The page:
Thursday, March 14, 2013

The virtue of free

Last year I released two apps for iOS: BreakOSC! and OSCNotation. Both used Open Sound Control (OSC) to accomplish very different things.

In BreakOSC!, the user plays a game of Breakout to change parameters in their music software based on what occurs in the game. I thought this was a great idea… I spent a couple months polishing this app and tried selling it for 0.99$. Twelve people bought it. No one reviewed it and I received no emails from its users. The only reason I do not consider this project a complete waste of time is that I make use of the app in my own music, from time to time. I do not plan to do any further work on this app.  (I have since made it available for free and over 200 people have downloaded it in only a few days)

OSCNotation has been a very different story. For my main ongoing musical project, I needed to display programmatically generated musical notation on the iPhone. Once I found a way, I realized that other musicians and composers could also find uses for this and I packaged this part of my project into a simple app that displays notation based on messages it receives via OSC. It took me very little time to create this app and I did not polish it to the level of BreakOSC!. Consequently, I made it available for free.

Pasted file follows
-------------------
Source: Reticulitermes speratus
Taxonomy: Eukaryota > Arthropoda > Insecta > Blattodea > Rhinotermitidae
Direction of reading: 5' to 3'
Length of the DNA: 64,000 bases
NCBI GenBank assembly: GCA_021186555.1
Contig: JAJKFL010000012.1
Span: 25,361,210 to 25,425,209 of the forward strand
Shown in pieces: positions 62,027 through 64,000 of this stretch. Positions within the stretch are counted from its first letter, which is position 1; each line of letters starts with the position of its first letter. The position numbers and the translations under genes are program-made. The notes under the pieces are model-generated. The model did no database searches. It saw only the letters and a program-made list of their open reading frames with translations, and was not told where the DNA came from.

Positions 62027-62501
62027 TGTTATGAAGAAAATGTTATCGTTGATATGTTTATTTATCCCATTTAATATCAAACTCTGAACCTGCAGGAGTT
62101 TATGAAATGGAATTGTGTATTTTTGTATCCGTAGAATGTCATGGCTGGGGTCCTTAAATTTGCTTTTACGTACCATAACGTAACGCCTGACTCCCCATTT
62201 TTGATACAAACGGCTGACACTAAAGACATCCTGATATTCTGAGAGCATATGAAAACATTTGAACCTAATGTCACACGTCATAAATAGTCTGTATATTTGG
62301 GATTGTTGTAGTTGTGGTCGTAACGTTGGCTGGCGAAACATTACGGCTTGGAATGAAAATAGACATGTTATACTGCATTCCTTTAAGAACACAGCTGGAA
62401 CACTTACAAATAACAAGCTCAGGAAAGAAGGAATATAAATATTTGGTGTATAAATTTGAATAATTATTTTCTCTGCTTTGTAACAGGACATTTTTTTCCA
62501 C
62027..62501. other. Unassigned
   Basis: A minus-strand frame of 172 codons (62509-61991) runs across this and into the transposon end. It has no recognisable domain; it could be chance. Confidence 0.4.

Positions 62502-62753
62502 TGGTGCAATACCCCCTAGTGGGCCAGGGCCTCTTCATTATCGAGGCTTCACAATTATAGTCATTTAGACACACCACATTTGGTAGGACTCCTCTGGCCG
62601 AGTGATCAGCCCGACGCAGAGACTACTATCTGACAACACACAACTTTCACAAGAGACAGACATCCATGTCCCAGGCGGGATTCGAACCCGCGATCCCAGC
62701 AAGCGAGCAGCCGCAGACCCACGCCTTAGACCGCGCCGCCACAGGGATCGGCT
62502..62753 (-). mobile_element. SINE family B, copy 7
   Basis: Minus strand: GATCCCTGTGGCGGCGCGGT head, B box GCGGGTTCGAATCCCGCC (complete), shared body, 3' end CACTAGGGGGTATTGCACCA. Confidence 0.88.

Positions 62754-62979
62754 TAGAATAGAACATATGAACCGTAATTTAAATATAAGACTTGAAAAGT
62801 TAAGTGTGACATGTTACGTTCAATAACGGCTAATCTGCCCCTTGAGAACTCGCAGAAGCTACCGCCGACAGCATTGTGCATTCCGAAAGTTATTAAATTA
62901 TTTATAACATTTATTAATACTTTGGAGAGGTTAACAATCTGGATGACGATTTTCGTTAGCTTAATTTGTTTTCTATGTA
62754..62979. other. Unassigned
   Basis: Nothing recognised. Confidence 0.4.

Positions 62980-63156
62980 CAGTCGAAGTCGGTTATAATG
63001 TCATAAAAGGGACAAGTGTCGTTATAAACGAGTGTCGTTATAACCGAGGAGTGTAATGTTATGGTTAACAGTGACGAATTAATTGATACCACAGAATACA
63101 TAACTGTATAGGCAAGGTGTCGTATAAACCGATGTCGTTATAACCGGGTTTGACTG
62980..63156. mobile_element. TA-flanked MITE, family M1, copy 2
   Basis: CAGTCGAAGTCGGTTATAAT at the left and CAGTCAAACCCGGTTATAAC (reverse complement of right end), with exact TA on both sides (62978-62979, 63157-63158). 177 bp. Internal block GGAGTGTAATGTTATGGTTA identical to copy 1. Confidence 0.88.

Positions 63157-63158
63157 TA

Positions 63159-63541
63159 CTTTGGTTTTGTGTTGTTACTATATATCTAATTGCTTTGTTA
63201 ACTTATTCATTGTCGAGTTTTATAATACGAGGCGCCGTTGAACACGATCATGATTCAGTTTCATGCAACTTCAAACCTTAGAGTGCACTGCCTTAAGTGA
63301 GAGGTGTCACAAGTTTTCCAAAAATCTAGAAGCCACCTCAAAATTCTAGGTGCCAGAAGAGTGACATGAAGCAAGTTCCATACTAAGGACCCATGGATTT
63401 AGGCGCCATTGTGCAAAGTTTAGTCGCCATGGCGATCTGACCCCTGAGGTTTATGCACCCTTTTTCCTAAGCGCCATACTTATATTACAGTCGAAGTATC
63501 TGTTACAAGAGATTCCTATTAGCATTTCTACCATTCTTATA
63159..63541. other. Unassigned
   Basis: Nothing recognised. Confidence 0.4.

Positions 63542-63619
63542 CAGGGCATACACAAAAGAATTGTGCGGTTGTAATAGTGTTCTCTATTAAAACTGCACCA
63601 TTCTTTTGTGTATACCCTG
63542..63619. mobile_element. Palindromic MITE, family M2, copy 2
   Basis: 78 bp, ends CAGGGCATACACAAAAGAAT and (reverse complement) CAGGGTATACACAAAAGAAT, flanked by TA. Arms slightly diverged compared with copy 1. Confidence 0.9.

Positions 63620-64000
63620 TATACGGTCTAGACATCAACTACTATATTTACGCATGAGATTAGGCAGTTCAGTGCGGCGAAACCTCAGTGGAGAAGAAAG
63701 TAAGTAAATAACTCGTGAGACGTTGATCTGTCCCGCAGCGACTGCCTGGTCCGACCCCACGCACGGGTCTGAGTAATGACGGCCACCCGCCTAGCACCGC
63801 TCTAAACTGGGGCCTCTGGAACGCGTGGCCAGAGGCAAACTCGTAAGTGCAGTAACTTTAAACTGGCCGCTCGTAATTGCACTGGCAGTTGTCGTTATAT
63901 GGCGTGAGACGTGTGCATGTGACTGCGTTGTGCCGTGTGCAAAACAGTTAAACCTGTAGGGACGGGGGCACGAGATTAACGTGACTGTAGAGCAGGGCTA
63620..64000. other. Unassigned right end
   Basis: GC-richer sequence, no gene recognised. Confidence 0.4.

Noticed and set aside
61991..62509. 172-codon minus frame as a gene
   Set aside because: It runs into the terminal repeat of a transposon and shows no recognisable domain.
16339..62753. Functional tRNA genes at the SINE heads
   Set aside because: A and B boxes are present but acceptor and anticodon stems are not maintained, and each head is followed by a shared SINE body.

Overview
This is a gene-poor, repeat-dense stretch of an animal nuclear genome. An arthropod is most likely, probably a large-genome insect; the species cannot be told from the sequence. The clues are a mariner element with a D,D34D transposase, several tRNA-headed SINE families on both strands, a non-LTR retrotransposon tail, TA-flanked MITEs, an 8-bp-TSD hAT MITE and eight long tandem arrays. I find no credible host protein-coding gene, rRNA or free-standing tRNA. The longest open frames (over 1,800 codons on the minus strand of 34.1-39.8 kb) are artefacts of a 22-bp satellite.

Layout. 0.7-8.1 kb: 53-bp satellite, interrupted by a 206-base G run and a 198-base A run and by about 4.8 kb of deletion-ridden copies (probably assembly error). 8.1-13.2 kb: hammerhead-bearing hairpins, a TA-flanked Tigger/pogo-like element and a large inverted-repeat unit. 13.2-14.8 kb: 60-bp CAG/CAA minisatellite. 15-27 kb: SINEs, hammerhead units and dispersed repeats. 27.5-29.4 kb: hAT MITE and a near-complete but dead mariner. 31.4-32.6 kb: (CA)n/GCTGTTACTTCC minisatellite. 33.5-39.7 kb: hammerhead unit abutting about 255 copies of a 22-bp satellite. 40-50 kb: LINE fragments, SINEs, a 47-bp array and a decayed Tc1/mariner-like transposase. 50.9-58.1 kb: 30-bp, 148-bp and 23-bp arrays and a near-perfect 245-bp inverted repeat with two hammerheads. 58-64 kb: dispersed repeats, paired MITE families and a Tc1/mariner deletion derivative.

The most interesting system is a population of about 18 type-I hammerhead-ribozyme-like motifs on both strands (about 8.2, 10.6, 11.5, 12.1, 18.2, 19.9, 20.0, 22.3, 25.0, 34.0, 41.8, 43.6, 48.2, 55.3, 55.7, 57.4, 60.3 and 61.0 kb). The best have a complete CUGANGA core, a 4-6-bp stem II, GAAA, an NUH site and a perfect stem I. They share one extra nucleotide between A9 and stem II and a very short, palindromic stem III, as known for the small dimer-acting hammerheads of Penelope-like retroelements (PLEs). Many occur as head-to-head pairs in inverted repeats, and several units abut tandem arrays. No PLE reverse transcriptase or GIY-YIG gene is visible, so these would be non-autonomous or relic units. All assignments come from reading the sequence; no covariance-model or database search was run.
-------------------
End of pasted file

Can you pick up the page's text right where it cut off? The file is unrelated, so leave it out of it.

The response has been amazing. CDM reviewed it and Music Tech Magazine spread the news to its readers. To date, over 500 people have installed OSCNotation. Furthermore, users also contributed back… Carl Testa created a tutorial for Supercollider and Joel Matthys created ChucK code for a performance of Riley’s “In C”. Joel also coded an Android version of OSCNotation that mirrors the features of the first version of my app.

I have also received many emails from users describing their intended use of my app to teach, compose and perform. I look forward to hearing the music they create with my app.

Further, this interest in OSCNotation brought some attention to my own music and art. Indeed, my blog and bandcamp stats show a spike surrounding the dates of the original release.

Given all this, it is not very surprising that I felt it worthwhile to continue the development of this app. Today, I am very happy to announce the availability of OSCNotation version 2.0!

Some of the new features:

  • Note beaming
  • Triplets (half note, quarter note and eight note)
  • User can choose to display accidentals as flats or sharps
  • User can specify beat duration (affects note beaming). 

You can refer to the user guide page on the OSCNotation website to see how that works. Enjoy (and please share your music).